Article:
Transit City Revisited (Part I)

Transit City and transit in general are much in the political news thanks to one mayoral candidate’s declaration that there would be a moratorium on additional routes among other changes at the TTC.  Christopher Hume’s column in the Star gives an overview of the landscape.

In the midst of TTC problems from lousy customer relations to service reliability, from Enbridge cutting into the subway tunnel to a maladroit handling of the recent fare increase, everyone needs to step back a moment and divorce the TTC from the politicians.

Transit City has many good points, and they need to be reinforced, not simply tossed aside as part of the anti-Miller rhetoric brewing in some campaign offices and newspapers.  Transit City isn’t perfect, but the map may as well be cut into stone tablets rather than being a living document to hear some of its supporters. Such inflexibility undermines the plan itself.

There’s an odd parallel to Metrolinx’ Big Move plan.  Metrolinx claims that their plan is a work in progress, but just try to criticize it, try to suggest changes, and their professed love of public input evaporates.  Transit City isn’t quite as bad, and we are at least having some public feedback through the Transit Project Assessments.  However, some fundamental changes are needed.

Before I talk about the plan, it’s useful to see where it came from. Continue reading

Four Years

Four years ago today, came to life as what I thought might be a handy, small blog where I could make available comments and analysis on a variety of (mainly) transit issues.  It didn’t quite work out that way, and I’ve been quite pleased at the way this site has grown as a forum.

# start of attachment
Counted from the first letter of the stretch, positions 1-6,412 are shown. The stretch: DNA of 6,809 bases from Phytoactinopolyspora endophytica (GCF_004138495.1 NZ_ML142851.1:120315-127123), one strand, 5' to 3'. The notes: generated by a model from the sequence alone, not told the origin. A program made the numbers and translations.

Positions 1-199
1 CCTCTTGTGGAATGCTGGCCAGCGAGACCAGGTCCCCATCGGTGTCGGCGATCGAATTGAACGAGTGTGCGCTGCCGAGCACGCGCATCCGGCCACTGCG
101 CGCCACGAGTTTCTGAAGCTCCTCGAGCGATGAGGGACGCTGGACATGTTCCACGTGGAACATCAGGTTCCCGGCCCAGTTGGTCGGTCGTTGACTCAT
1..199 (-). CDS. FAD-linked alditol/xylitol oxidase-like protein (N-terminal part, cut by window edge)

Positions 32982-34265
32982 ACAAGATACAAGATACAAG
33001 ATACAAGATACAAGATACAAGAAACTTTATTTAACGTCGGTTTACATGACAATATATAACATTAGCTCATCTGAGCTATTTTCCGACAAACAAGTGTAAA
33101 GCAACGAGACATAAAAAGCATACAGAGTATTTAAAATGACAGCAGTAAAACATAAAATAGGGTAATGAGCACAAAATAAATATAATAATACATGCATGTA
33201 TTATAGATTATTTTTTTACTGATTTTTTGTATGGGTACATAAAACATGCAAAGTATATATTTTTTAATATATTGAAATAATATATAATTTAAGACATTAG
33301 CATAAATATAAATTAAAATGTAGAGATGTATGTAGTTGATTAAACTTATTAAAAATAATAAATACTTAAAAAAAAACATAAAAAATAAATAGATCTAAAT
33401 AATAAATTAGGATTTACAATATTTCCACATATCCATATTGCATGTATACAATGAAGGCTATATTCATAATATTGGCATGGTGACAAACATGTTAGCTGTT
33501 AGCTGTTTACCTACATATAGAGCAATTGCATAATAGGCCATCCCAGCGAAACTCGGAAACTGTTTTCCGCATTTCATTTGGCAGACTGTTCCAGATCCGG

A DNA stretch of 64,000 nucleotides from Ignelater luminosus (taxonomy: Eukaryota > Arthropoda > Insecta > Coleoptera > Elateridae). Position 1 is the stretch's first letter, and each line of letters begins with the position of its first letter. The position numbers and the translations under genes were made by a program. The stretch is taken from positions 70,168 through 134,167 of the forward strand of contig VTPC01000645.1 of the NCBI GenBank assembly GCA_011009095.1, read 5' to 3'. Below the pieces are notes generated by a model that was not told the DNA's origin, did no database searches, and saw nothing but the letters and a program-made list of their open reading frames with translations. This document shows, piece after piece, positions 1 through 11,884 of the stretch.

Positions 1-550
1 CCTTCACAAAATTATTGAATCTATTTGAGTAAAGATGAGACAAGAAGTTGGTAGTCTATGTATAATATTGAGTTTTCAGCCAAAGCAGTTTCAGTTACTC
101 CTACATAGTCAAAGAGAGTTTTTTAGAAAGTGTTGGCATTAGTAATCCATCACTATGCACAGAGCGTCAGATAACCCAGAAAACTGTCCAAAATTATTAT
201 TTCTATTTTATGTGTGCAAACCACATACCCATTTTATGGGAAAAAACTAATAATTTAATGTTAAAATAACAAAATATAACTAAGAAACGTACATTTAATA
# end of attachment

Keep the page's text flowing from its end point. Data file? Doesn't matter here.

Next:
Daily page views are now sitting in the 2-3,000 range, although the all-time high (4,723) arrived on the day I published the old GM “New Look” product literature.  I think the gods of blog activity are having a laugh at my expense with the most popular post being one about buses.

Some people don’t like the fact that this is a pro-LRT site.  That’s their privilege.  I am not against subways or buses, but each mode has its place, and for far too long Toronto (and Queen’s Park) ignored what hundreds of other cities are doing.  The subway and LRT camps need to view transit improvement as the goal, rather than arguing a zero-sum game in which any “gain” for one mode is a “loss” for the other.

The heart of this site is the readers and the comments they leave.  Back in April 2009 came the landmark of 10,000 active comments.  We will hit 15,000 early in February.

All those comments make for a lively conversation whether we agree with each other or not.  I think this improves the general quality of transit advocacy in Toronto because people get to read about and discuss issues in depth.

This blog is well read in professional and political circles, and I have often been complimented on the quality and range of the discussions here.  It’s not just the pearls of wisdom, such as they may be, from my electronic pen that attracts such an audience.

Thank you to all the readers.  Without your contributions, this would be a rather quiet place.